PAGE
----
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Chris Tufton: Toll roads and rural development

Published:Thursday | September 17, 2015 | 12:00 AM
Christopher Tufton
Taj-Marie and dancehall entertainer Spice chat with each other before having their ackee and saltfish with breadfruit at Faith's Pen in St Ann. The decades-old rest stop could see declining patronage with the opening of the North-South Highway which has cut travel time from Linstead to Moneague to 15 minutes.

Below are excerpts from an address to the Kiwanis Club of Linstead, St Catherine, on September 16.

There is a sense of expectation in communities like Linstead, St Catherine, on the pending opening of the Kingston to Ocho Rios leg of highway 2000, slated for early 2016.

In addition, travellers moving across country are excited about the prospects of a shorter and easier travel time using the new toll road.

This road construction has also created economic opportunities for local communities along its path. Equipment operators, truck drivers, flagmen, lunch providers would have all benefited from this activity, an estimated 1,000 local workers in total.

Even with the periodic levels of inconvenience, including delays, noise and dust nuisance, expected economic benefits encourage understanding, at least for a time.

But as construction of the new highway draws to completion, small rural communities like Linstead will also need to confront the likely dislocation caused from a bypass road diverting from their town.

The question for these citizens and the authorities is, has their been any recent assessment on the implications of this new highway infrastructure on the livelihood and lifestyle of these rural towns?


Economists and policymakers agree that in any country seeking development and growth, improving infrastructure like roads, telecommunications, ports and bridges enhances the capacity for economic activities. Infrastructure is a key enabler for encouraging investment and trade.

Highway 2000 is an important economic enabler. For example, a study done back in 2010 on the implications of the Mount Rosser bypass suggests that approximately 9,000 vehicles traversed Mount Rosser per day. At the same time, it is anticipated that an additional 3,000 would use the route should the highway be completed and would unlikely to if there was no highway.

The benefits for increased economic activity are, therefore, real with improved road infrastructure, but one must also appreciate the need to engage in proper analysis and planning to include anticipated consequences on rural communities that are bypassed.

So as we cut the ribbon and pop the champagne in celebration of another milestone in advancing national infrastructure, we need to ask a few important questions.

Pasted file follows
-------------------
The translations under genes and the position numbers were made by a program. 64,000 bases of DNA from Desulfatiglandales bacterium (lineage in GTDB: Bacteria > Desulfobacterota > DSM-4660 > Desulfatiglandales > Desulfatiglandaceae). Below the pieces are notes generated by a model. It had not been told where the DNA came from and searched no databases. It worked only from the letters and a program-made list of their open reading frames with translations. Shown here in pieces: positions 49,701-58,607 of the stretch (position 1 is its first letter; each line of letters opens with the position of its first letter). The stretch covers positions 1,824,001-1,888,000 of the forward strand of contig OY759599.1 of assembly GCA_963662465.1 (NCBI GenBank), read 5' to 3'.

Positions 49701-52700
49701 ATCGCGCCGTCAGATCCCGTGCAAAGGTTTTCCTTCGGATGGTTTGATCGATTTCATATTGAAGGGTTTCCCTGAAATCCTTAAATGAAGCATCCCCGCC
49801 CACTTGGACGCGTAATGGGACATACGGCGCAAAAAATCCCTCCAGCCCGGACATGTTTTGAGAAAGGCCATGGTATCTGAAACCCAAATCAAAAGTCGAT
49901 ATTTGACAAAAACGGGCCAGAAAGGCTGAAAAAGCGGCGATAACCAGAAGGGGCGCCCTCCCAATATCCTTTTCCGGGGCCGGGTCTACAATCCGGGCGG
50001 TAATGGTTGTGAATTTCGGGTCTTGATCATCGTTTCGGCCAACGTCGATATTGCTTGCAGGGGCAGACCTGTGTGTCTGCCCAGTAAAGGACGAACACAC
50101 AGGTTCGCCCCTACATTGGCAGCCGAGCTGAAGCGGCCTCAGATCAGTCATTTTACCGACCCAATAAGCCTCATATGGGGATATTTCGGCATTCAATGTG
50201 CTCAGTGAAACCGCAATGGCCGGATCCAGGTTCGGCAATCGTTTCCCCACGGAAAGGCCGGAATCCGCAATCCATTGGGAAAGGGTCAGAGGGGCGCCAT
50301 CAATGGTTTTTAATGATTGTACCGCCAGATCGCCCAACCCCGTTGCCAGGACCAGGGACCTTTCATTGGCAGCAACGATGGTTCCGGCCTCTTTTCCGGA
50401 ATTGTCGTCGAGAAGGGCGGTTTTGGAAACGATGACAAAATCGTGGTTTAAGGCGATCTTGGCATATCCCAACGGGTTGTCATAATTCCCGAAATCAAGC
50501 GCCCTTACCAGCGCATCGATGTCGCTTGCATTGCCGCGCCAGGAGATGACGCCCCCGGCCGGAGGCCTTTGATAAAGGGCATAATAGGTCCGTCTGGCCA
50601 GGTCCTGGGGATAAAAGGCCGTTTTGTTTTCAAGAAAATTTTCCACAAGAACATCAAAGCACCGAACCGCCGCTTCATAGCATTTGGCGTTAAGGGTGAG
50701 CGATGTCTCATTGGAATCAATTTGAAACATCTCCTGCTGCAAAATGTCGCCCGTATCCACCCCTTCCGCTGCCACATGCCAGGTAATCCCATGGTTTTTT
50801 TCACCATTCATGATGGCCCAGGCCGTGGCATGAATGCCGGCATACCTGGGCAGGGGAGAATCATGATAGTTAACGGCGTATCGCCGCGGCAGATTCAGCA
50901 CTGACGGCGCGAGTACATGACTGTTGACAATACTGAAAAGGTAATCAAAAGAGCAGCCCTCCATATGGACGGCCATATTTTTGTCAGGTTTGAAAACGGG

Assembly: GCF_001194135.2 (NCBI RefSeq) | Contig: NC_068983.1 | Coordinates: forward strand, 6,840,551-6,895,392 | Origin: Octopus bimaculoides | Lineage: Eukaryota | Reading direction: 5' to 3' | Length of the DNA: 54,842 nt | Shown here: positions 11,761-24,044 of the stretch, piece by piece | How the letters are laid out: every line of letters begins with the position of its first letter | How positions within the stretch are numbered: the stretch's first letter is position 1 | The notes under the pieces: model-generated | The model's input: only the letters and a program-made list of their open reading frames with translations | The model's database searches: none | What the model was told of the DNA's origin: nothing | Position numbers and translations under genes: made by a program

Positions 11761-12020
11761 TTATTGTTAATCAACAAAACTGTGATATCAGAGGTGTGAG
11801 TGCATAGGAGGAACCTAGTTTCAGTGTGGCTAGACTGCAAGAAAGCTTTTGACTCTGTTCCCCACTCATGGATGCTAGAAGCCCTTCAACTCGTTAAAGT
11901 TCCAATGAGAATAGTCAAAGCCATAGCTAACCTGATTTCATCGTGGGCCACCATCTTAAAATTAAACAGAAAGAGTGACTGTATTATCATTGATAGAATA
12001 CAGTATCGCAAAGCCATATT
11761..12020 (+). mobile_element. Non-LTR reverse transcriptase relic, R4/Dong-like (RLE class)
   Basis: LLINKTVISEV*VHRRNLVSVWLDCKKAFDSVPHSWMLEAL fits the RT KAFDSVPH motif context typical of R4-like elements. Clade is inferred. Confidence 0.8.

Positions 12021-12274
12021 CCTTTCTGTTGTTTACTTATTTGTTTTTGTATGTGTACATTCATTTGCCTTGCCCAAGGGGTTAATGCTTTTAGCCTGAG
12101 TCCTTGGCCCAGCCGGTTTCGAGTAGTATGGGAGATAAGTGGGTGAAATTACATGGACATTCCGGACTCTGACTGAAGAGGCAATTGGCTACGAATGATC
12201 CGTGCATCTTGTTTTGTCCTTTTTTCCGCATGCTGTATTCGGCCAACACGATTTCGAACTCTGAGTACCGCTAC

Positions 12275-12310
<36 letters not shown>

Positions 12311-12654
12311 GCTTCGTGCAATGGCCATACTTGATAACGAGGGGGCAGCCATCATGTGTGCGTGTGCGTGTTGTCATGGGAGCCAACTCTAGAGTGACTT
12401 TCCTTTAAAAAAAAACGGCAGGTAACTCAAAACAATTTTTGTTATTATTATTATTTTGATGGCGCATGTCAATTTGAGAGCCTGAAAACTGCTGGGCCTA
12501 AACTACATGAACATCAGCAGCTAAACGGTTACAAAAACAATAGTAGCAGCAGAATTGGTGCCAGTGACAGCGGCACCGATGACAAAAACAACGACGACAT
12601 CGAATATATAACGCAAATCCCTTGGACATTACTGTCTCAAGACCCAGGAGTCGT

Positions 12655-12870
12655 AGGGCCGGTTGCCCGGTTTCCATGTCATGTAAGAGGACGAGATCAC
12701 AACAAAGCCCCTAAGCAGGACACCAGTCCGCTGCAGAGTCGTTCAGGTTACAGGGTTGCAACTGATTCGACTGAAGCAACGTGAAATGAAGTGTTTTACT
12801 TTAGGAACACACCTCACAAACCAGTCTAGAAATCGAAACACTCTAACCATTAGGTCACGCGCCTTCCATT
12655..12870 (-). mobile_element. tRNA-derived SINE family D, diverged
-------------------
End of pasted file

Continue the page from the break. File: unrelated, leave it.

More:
What about small rural communities whose commercial activities will be negatively impacted by less traffic moving through their towns?

Those affected would include the small-business operators who depend on the traffic flow and their pedestrians who are likely to stop for a drink or purchase petrol or a piece of cane or a fruit. What about the cookshops, bars and gas stations?

In 2001, there was an economic assessment study done that included the impact of the highway on rural communities. However, by now, this study would be outdated and needs updating.


It is a fact that we should be prepared to accept that progress does come with consequences. And consequences of dislocation are very likely for many businesses in towns like Linstead. It is also true that consequences could also open up opportunities.

For example, I would imagine that the planners and investors of Highway 2000 would have done their financial modelling and estimated the traffic throughput and estimated revenues flows as a consequence.

They will hire persons from the communities to work on the highway as toll collectors and maintenance crew.

At the same time, it is estimated that up to 40 per cent or more reduced traffic flow through these bypassed towns could be a consequence of the toll road. This is likely to mean that traditional small businesses are likely to suffer the consequences of this reduction.


The challenge is how we integrate this type of infrastructure development, Highway 2000, in preserving and enhancing the quality of life of small rural communities, like Linstead, that while the communities may be bypassed by the toll roads, the people are not bypassed of their livelihood and well-being.

This issue represents another case of the importance of rural planning.

As a country, we need greater rural planning to ensure better coordination between construction of highways and realisation of economic opportunities for rural people.

This has to start with a sensitisation of the people living in these communities.

They must understand the implications of this transformation. Implications for their livelihoods as well as possible opportunities to be opened up if they are willing to adjust.

A call should be made to the leaders of these communities, including political representatives and civic leaders, to encourage discussion around this issue.

Enquire about the long-term plans for these communities and begin to prepare for the impact of this new infrastructure.

The Government, through the Planning Institute of Jamaica, must move to renew, with community participation, that economic assessment study on the impact of the highway and encourage greater coordination between the community, developers and the Government, to ensure that they exploit the opportunities that will emerge, even while they prepare for the challenges of dislocation.

- Chris Tufton is a former minister of government and co-executive director of the Caribbean Policy Research Institute, a think tank based at the University of the West Indies. Email feedback to and